UnoSync is an Arduino-Uno based clock-sync-box.

It allows stopping the individual outputs, and at any time restarting them, "In Sync" with the other instruments. The main goal is for live performance and jamming. For example, older Roland units like the famous TB-303 do not allow the user to switch between "Play" and "Write" modes without stopping the sequencer. Using UnoSync this is made possible.

Another usecase is to allow a free-jamming environment where clock is sent continuously while people can add/remove instruments to the total setup without interupting the playback.


The project was made as a proof-of-concept, trying out some ideas before using it in other projects, but also because I needed such a simple box.
The design decisions are mostly based on what I had at home during construction, as I needed it finished urgently. Luckily the Arduino Uno, despite it's limitations, was perfect for the job.

Using the Arduino and 3rd party libraries, I could focus on the important parts: super tight sync and compatibility with a wide range of devices. For example, some simple tricks are implemented to make sure no clock-ticks are missed when starting older devices. This is a commonly forgotten issue that most newer machines don't take into account. Careful comparisons were done in order to achieve near perfect alignment of notes on most standard hardware. Special care has been taken to avoid common pitfalls seen in similar projects, like avoiding floating point calculations, keeping interupts clean and quick, not using sleep or unworkarble pulse widths to create the dinsync signal, etc.. If you see any fundamental flaws in my code, please let me know, this is my first Arduino project built from the ground up so all feedback is highly welcome.


It takes MIDI clock as input and has 5 outputs:

  • 1x MIDI Clock output
  • 4x DINSYNC Clock output

NOTE: Due to hardware limitations, only 1 MIDI output is possible.


Building UnoSync is quite simple. You can already start with an Arduino Uno, a Midi Shield, 2 leds, 2 resistors and a button (see dual setup pictured in appearances section), less than 20 euro in parts should get you started if you decide to use non-genuine parts.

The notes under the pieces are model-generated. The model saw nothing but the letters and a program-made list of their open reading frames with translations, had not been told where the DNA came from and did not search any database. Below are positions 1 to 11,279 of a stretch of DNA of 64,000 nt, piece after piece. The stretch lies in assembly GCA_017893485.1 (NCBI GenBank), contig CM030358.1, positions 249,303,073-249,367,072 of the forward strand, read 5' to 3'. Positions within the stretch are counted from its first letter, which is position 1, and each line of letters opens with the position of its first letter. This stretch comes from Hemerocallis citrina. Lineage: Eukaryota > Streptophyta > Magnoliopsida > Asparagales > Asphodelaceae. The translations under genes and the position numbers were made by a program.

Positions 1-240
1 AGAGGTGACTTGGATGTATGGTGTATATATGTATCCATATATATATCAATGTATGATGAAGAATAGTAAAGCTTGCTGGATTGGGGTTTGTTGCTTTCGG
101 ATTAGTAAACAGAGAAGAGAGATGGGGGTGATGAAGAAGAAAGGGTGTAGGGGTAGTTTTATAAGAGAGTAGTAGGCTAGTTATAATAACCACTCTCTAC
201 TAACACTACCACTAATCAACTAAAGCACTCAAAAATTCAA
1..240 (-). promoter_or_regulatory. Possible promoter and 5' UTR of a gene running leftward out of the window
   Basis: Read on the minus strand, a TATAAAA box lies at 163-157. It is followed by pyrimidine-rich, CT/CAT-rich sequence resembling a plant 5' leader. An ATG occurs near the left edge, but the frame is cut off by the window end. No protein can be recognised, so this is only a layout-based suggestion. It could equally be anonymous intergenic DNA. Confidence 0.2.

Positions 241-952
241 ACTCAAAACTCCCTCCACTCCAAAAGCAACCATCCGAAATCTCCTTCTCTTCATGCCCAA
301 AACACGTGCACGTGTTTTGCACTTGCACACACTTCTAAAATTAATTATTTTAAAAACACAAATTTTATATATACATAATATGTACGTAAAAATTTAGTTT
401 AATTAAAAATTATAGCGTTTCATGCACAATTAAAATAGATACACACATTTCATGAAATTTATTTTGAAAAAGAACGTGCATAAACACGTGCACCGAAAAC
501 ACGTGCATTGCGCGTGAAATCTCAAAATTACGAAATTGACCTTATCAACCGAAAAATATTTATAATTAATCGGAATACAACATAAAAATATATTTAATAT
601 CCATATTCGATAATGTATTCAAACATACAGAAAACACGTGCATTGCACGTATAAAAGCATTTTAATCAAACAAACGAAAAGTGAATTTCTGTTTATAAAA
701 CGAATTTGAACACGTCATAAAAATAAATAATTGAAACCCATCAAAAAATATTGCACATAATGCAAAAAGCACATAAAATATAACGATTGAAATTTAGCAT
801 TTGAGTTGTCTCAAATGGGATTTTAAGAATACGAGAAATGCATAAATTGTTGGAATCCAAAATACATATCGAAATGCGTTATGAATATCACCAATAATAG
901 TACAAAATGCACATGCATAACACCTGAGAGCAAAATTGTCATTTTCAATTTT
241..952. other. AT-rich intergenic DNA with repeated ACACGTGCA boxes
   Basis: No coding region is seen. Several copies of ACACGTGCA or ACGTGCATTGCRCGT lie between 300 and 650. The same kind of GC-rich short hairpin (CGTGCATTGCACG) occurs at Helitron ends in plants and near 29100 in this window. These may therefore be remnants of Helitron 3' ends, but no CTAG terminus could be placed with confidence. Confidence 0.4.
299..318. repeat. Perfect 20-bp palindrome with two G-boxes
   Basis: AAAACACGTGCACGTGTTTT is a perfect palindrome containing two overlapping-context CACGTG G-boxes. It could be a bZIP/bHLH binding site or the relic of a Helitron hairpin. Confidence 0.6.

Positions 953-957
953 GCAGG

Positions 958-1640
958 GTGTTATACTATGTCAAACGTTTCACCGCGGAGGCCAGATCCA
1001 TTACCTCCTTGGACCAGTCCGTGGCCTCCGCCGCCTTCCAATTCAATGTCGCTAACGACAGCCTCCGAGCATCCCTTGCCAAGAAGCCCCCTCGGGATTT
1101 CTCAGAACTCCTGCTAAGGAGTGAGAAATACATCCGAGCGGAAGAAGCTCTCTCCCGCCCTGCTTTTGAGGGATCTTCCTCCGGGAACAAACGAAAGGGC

I drew a schematic in Fritzing, but lost it somehow, if I find it back I will post it here. Basically the switches connect directly to the Arduino, the LEDs need a suitable resistor in between. The MIDI I/O is just the basic 6N138-opto based circuit you can find everywhere. Dinsync clock is shared among all 4 dinsync outputs.

Pin assignment

The following table is based on the header layout of an Arduino Midi shield and shows the pin assignments:

  P4 2 GND P10   ledg PD2 2 PORTD
    3     ledm PD3 3  
    4     ledd1 PD4 4  
    5     ledd2 PD5 5  
    6     ledd3 PD6 6  
    7     ledd4 PD7 7  
  P5 8 P9   btng PB0 0 PORTB
    9     btnm PB1 1  
    10     btnd1 PB2 2  
    11     btnd2 PB3 3  
    12     btnd3 PB4 4  
    13     btnd4 PB5 5  
  P6 A0 5V   btnshift PC0 0 PORTC
    A1   run1 PC1 1  
    A2   run2 PC2 2  
    A3   run3 PC3 3  
    A4   run4 PC4 4  
    A5   clock PC5 5  
    P6 P7 P8          

EDIT: Sorry, I urgently need to fix my site layout.. Here's the Google sheets link.


  • btng and ledg: global start button with blinking LED
  • btnm and ledm: midi start button and LED. The LED will be "on" when it is playing, and blink while it is waiting to play. (same for other individual LEDs)
  • btnd1..4 and ledd1..4: dinsync start button and LEDs 1..4
  • btnshift: shift button, not used at the moment
  • run1..4: run signal for dinsync outputs
  • clock: shared clock signal for dinsync outputs

Source code

The source code is posted on my gitlab and all this information is free to use for non-commercial projects. 


  • 11-13/5/2022: Superbooth 22 at FEZ Berlin, Germany. first version of UnoSync (with some bugs) was used to Sync the gear on the tables of Analogue Renaissance & DinSync.
  • 18/6/2022: Electronic Jam./ REEFTeeF - Synth & Sync at OHK Ostend, Belgium. 3x updated UnoSync were providing clock to 3x Emagic Unitor 8, giving a lotal of 24 midi outs in three groups to provide midi for the 10 setups on stage. Here a quick and dirty dual Midi-only version was created using an Arduino MIDI shield and some switches.


Fully functional MVP, but this project is far from finished, it works for what I use it for and a lot of people wanted to have one after seeing it in action.

I won't be able to continue development at the moment, but in no particular order, these things are still missing:

  • Currently when not syncing to an external clock, the tempo is fixed to 120 BPM.
  • The time signature is currently fixed to 4/4.
  • The shift button currently does nothing. The idea is to implement a menu with the following functionality:
    • M1, D1, D2 buttons respectively control the digits of the BPM. Their LEDs indicate the tempo, e.g. 125 would have M1 blinking once, D1 twice and D2 five times.. By clicking the buttons you can cycle between all digits (constrainted by min/max BPM). 
    • D3, D4 buttons are tempo up/down control
    • Additional settings menu's could be made possible to set time signature and perhaps other features.
  • The code could predict the tempo and continue when the external clock stops. Some experimentation was done for this using a cyclic buffer, but commented out to focus on the core mechanism first.

Customised solutions

I am available to build custom solutions for modern sync problems. Please use the contact form and list your requirements and budget.


I do not sell UnoSync's at the moment, so don't bother asking me :)

Go ahead and make your own, it's gonna be fun!